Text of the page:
Groan, groan, groan to the high heavens. Is this truly all we have to look forward to for the next 10 billion years? Do we just have to watch some guy who looks pretty much the same in every single game trudging about scenery rendered in Unreal Tournament 3’s engine? Are developers deliberately failing to come up with anything new whatsoever to shape their games? And no, we don’t just mean “make the same game and then stick some bloody gimmick into it so people think it’s different from the last one.”
That’s exactly what’s happened here, yet again. Dark Void, a game that had the potential to be something special if it hadn’t been crushed underneath the hammer of unoriginality. Just because you’ve got a jet pack in the game doesn’t mean it’s going to hide the factwe might as well be playing Dark Sector, Damnation, or Terminator: Salvation or... well, you get the picture. It doesn’t help that said jet pack sections are very difficult to control effectively using the traditional mouse and keyboard setup. It’s better with a pad, but it’s still pretty weak and imprecise. We’ll concede that when it does work it feels pretty cool, but it’s so fiddly, you always feel that this facade could shatter in the blink of an eye.
The best thing about the game is the plot and setting. While the idea of “humans stranded in rebellious bondage seek saviour to break free of chains” isn’t an original one, the whole tie-in with the Bermuda Triangle is interesting. You feel more could have been made of this – why didn’t they really play on this aspect and have more than just a cameo from a scientist based on Nikola Tesla? There’s all sorts of missing celebrities they could have had, but enough of that. We could go on for a long time about it. So yeah, the setting is good and you just wish the game could back it up, as is usually the case with these over-the-shoulder titles we’ve been seeing so much of.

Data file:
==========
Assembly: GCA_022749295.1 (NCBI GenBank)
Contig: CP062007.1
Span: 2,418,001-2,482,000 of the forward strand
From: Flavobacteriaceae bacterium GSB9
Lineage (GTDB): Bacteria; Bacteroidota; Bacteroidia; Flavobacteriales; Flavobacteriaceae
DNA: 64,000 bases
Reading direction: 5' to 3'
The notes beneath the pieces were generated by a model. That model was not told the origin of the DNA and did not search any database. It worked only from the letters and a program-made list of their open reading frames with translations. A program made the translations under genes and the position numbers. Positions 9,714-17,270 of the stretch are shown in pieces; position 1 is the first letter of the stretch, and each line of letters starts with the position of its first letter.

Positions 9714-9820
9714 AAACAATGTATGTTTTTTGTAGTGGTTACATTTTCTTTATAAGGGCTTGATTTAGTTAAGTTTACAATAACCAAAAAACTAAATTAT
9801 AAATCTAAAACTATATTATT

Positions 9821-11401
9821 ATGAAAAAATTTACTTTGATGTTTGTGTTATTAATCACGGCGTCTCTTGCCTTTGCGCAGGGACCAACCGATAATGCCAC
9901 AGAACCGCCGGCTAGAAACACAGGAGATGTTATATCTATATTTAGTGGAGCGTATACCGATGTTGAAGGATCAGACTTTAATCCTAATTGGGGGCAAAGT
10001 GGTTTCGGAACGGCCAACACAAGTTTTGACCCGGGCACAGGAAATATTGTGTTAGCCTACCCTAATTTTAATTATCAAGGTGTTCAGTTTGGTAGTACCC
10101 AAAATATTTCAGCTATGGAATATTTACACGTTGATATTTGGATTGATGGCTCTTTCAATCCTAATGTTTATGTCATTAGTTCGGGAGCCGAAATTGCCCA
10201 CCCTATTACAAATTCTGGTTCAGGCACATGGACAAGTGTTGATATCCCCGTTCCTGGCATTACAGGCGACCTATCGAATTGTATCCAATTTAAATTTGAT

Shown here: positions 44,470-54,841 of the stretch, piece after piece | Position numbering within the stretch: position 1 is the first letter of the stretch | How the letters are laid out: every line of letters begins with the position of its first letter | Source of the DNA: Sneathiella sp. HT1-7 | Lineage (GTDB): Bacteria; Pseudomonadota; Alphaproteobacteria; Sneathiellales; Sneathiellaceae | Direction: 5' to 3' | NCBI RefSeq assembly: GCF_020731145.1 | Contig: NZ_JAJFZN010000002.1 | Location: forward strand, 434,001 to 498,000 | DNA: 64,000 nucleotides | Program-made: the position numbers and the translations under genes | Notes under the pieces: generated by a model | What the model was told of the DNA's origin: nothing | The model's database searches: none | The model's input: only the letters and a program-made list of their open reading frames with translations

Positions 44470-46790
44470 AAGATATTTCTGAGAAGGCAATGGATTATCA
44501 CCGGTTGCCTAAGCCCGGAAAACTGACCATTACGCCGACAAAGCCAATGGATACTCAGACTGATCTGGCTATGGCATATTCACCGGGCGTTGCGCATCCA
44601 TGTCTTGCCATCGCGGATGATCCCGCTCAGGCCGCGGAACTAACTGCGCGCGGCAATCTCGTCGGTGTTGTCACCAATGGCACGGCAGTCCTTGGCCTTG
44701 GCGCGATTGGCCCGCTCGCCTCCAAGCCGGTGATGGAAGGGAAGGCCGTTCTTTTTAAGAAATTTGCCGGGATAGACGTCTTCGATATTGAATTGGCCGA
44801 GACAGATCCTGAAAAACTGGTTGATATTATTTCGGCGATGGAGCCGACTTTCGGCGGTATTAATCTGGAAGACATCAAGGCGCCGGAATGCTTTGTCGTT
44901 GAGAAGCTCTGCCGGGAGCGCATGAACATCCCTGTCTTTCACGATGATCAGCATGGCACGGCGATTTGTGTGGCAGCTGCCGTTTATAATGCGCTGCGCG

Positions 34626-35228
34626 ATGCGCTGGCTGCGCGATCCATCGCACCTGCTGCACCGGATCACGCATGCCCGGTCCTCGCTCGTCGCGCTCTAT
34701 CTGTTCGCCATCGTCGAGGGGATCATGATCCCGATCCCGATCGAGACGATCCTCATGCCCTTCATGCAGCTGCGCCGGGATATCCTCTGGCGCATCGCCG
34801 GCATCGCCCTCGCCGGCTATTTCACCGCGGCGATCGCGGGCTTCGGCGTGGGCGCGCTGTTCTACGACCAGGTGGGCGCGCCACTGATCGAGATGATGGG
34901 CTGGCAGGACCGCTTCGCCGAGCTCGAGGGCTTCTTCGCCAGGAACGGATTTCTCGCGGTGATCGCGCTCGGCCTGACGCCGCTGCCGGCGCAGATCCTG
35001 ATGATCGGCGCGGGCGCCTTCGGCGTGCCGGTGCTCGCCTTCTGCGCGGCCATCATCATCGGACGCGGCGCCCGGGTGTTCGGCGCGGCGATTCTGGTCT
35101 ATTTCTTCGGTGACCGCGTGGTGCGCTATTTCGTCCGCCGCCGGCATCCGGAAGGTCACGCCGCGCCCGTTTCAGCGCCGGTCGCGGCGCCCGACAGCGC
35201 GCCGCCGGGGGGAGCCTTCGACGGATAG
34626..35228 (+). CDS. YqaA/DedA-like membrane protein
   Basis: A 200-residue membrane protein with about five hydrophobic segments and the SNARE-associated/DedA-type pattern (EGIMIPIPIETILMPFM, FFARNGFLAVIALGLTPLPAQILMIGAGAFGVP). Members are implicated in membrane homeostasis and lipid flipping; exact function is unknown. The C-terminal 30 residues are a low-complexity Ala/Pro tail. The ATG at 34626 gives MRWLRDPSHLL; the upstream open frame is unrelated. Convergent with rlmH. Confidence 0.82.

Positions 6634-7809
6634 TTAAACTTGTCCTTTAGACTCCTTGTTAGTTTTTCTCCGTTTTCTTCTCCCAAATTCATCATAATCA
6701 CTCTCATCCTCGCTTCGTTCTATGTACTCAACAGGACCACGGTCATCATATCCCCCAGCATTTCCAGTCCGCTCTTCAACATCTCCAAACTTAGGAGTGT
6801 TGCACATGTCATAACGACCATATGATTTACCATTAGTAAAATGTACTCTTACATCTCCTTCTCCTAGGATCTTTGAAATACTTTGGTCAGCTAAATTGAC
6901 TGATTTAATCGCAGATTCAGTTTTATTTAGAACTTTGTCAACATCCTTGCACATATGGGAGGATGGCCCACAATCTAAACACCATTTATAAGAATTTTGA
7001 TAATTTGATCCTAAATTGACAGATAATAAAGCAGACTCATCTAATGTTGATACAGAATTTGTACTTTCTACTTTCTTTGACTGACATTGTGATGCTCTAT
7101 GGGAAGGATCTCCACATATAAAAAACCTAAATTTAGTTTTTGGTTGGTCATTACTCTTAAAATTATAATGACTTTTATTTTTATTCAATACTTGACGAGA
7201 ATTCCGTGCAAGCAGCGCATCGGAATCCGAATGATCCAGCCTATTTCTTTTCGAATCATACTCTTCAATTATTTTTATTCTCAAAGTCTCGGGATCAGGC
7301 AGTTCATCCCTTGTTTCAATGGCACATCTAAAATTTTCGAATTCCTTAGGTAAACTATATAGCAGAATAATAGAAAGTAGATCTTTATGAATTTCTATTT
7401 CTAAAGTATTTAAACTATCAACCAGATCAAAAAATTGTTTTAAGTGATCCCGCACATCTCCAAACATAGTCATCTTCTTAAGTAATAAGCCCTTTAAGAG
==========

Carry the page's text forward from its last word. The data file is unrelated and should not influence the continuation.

There’s a cover system, which is of little surprise to anyone, and there’s also a ‘vertical cover system’, which just involves flipping the viewpoint to face up a surface, and your character performing prescribed moves by pressing the C key. It can serve up some pleasant visual moments, but other than that it’s just an unnecessary gimmick.
Speaking of visuals, they are bland and washed-out, especially with the ever-present distance fog blighting the land. To add to the uninspiring visuals, the crux of the game – shooting Geth-like creatures with big slugs controlling them – is vapid and tedious too. Every enemy seems to take about 40 bullets to the face before they go down in time-honoured “stretch-the-gameplay-out-artificially” tradition until you upgrade your weapons using the obligatory upgrade system that every game has to have now. You don’t actually get to make many upgrades, as the points you collect to enable them take ages to accumulate.
There must be something good about this game, though. There has to be. As we mentioned, there’s the “when it works” air combat. Once you get used to it, it can feel fluid and exciting, but the line between success and failure is much too fine. If you’re using the mouse and keys, the temptation is always to use the WASD keys to move around – but when flying, you need to use the mouse, which is criminally sluggish and imprecise – the very opposite to what it should be. So, definitely use a gamepad, as it’s clear the mouse support was added as a very last-minute afterthought. If you can use one, or if you can force yourself not to press A or D to strafe left and right, then it’ll be good fun soaring around in the clouds. Just don’t expect to be too accurate with your gunfire and you’ll be fine.
Dark Void is a criminal waste of time and energy, as standard and generic a game as you could hope to find, with a couple of little things that raise it out of the meat grinder and back into the land of the living. The flying side of things is reasonable but not worth all the hype, as the main game is a total bore and the plot is wasted on the rest of the package. That about sums it up.
Jan 19, 2010